“In order to alleviate the unemployment condition in western Kansas caused by the dry weather and poor crops this spring and summer, Gov. Alf M. Landon today requested Harry Darby, director of highways, to use the first of the Kansas highway money allocated under the Public Works bill in western Kansas.” (Kinsley Mercury June 22, 1933).
This announcement began several years of highway planning and rerouting in Edwards County. Many people do not know that Eighth St. (not Tenth St.) was the original Hwy 50 South route. The Kinsley Cottage Courts (Quisenberry), old Southside School, the library, high school and three hotels (Sunflower, Grove and American House) were all located along it.
Knowing about this, I wondered what other changes were made and so turned to the library archive to find research done by Gary Jarvis in 1998. As he says in his preface, “This book was originally dedicated to researching the history of the Overpass, but my research led me to go back further to…. the highway construction that took place in Edwards County for a period between 1933-1938 to understand how the decisions were made to construct the Overpass.”
Relief funds from the Civilian Works Administration were acquired to reroute and hard surface highways and city streets, improve country roads and rebuild bridges in the county. The December 14, 1933 issue of the Mercury reported that 346 CWP workers, 9 two-horse teams and 72 four-horse teams would be hired to do all of the these projects.
In order to share the employment as much as possible, a maximum 30-hour work week was enforced. Hiring preference was given to veterans. Unskilled men were paid 45₵ per hour, intermediate grade laborers received 65₵ per hour, and skilled men got 80₵ per hour. Horse teams were paid by the hour at 20₵ for two, 30₵ for three and 40₵ for four.
Widening or rerouting a road required the acquisition of land. The rights-of-way were purchased or gotten through condemnation with payments 1 ½ times of assessed valuation. Buildings were moved or torn down and farmers fences and telephone lines were moved.
In the 1930s, the county highways had different names. In 1927, Hwy 50 split in Kansas with the 50 North branch route going through Garden City, Jetmore, Rozel, Larned, Great Bend, Lyons, McPherson and Baldwin City. Hwy 50 South followed the current Hwy 50 route Dodge City and Kinsley. In 1932, Hwy 50 was the only hard-surfaced road in the county.
Hwy 56 was originally called Hwy 37, and it ran along the Santa Fe Trail from Larned to Kinsley. Becoming a federal highway required Hwy 37 to be widened from 50’ to 150’. As it came through Kinsley, you may remember from a previous article that the Brodbeck swimming pool by the EZ stop had to be made smaller. Also, an elevator had to be torn down and a gas station moved. In 1935, Hwy 37 was renamed Hwy 45, and in 1955, it was renamed again becoming Hwy 56.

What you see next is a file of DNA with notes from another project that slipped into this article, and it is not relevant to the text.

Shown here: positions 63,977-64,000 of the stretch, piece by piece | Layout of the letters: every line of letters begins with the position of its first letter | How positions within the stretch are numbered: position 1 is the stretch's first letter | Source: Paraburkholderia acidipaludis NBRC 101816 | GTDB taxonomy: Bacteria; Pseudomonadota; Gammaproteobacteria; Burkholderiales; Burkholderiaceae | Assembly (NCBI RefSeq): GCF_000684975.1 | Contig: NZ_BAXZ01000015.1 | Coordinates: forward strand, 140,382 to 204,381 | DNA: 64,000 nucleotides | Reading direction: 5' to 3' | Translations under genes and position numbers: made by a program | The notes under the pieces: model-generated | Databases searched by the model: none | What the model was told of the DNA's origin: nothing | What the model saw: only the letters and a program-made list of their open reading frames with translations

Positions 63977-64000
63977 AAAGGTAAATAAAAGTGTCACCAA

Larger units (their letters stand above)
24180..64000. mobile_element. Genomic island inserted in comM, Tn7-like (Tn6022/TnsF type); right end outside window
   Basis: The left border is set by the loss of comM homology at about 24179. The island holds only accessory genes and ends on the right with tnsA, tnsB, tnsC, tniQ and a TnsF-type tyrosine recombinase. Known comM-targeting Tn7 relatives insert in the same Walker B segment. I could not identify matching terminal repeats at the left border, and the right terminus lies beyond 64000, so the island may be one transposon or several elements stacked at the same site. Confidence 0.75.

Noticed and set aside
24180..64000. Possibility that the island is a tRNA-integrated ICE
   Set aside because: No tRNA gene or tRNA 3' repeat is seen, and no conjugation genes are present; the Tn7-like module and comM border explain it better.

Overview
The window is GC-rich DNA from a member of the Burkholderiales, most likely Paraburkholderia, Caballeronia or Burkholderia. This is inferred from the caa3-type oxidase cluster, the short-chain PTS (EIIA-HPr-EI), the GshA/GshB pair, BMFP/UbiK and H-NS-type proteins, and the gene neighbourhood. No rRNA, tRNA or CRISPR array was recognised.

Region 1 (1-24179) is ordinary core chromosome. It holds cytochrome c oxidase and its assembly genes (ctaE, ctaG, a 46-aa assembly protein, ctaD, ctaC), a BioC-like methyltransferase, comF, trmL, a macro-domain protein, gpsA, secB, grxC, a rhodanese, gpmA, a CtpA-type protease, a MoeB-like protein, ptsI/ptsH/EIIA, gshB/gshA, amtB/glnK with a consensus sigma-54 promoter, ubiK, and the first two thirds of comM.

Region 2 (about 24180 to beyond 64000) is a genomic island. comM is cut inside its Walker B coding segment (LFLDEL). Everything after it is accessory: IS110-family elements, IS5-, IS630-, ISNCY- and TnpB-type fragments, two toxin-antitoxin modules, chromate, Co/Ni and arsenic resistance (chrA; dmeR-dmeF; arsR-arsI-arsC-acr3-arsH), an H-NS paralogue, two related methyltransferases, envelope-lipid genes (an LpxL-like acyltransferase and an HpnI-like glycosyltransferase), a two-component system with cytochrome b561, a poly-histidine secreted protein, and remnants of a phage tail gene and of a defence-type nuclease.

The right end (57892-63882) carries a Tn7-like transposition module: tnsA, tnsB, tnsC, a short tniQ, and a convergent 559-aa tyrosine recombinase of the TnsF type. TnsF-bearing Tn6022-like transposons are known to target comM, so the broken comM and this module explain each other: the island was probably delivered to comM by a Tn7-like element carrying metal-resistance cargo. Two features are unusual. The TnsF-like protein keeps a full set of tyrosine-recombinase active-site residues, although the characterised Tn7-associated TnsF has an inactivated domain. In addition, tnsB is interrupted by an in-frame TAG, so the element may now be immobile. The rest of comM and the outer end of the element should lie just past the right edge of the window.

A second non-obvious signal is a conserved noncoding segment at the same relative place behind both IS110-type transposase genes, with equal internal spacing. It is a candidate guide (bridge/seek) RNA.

Today’s Hwy 183 was originally called Hwy 1 in Kansas, and it went from South Dakota to Texas. In reading though Gary Jarvis’ notebook of Mercury articles, I learned that the route Hwy 1 took south from Kinsley to Greensburg would be changed in two places. First, after crossing the Arkansas River, it used to be a little west of where it is now before joining back with the existing road at the Parallel. The Anthony and Northern Railroad line ran just a little west of it.
The other place it was changed was two miles south of the Parallel where it makes the 90 degree turn east. At this time, it went one mile further to the east and then turned south on an existing Cannonball Stage route that went into Greensburg. The new route made that turn south one mile west of the stage route so it would meet the road to Coldwater at Hwy 54 as it does now.
Sixty men and 18 four-horse teams began work on Hwy 1 in 1934, and the finished highway was reopened in October, 1938.
Old Hwy 183 (now 100th Avenue) also went north out of Kinsley to Rozel which was located on the old Hwy 50 North (now Hwy 156). Before the hard-surfacing, I read that people preferred to go to Larned on this road as it was in better condition than the old Santa Fe Trail (Hwy 56).
That brings us back to Gary Jarvis’ original research – the why and how of the Hwy 50 Overpass — and the topic for next week’s article.